For years, I managed to keep an old Opel Corsa alive because the most sophisticated electronics parts inside were probably its lightbulbs (not counting the radio, which was optional). Today cars are so full of electronics that they get scrapped when a wire comes loose. How things have changed.

Filled to the brim with electronic systems modern cars turn previously non-existent problems into big deals, and we start reading things like “STMicroelectronics is leading the race to protect connected cars against cyber threats...”

To fight these threats ST has launched the Telemaco3P telematics and connectivity processors STA1385 and its variants. Dual ARM Cortex-A7 devices integrating an isolated Hardware Security Module (HSM) subsystem based on an ARM Cortex-M3 to securely check the authenticity of received messages and any external devices that try to connect.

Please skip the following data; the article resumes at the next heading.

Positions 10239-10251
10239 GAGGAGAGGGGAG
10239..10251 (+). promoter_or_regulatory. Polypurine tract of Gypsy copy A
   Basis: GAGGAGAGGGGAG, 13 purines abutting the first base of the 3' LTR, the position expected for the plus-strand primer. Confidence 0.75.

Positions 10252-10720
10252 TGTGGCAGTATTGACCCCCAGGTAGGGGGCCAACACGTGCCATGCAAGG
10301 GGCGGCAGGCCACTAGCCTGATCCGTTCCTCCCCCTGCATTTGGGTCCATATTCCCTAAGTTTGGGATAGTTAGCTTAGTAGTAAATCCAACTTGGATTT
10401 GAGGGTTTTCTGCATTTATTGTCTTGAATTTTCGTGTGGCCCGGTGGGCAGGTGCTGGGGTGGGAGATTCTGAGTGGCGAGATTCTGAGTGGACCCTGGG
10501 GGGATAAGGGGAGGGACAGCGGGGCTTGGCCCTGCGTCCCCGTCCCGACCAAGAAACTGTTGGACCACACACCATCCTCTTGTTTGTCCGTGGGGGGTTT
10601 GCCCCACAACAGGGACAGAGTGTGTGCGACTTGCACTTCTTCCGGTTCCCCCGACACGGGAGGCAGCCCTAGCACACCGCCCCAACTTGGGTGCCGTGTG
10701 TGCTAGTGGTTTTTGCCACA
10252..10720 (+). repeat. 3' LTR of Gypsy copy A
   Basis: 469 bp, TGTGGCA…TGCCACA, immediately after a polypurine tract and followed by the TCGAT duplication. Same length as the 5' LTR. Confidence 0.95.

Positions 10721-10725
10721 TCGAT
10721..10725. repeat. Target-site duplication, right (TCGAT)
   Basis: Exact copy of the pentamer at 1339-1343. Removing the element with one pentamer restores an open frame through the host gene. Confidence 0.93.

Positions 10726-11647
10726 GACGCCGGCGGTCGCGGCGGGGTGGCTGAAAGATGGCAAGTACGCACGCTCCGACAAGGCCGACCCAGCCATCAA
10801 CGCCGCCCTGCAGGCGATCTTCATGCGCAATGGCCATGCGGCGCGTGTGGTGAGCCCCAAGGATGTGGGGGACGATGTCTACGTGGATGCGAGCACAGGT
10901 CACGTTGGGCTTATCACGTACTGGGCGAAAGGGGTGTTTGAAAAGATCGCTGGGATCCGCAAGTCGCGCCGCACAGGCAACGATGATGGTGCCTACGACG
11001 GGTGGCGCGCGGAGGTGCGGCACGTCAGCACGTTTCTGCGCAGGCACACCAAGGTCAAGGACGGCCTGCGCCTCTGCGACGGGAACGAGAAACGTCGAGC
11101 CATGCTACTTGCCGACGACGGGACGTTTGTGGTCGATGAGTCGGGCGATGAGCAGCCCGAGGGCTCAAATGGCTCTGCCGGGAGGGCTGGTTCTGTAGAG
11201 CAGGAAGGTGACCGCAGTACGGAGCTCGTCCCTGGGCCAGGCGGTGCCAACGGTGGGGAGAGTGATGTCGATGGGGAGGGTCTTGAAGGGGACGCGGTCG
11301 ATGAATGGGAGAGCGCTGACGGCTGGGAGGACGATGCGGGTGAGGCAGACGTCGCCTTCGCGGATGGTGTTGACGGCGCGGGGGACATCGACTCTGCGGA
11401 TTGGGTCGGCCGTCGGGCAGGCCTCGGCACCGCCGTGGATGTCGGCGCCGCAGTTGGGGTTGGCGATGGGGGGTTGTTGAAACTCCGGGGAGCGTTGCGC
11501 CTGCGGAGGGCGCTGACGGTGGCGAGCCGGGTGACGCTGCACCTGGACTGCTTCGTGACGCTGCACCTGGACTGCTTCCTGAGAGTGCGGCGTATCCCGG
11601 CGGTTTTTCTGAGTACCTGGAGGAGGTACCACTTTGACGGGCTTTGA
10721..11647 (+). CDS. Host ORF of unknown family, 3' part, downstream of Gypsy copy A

The new chips are also very robust, with a 105°C maximum temperature rating for use in locations that can become extremely hot, such as on top or directly beneath the roof in a smart antenna.

Smart antenna? Oh my God, even a piece of wire is getting “intelligent” and capable of running POSIX-compliant operating systems after adding three (!) 32-bit microcontrollers to it. The antenna that used to be just a copper wire now has CAN FD, Gigabit Ethernet, and 100Mbit/s Secure Digital I/O (SDIO) interfaces to create its own interference.

Progress, technology, we all crave it, but boy, how they complicate matter(s).

Illustration: STMicroelectronics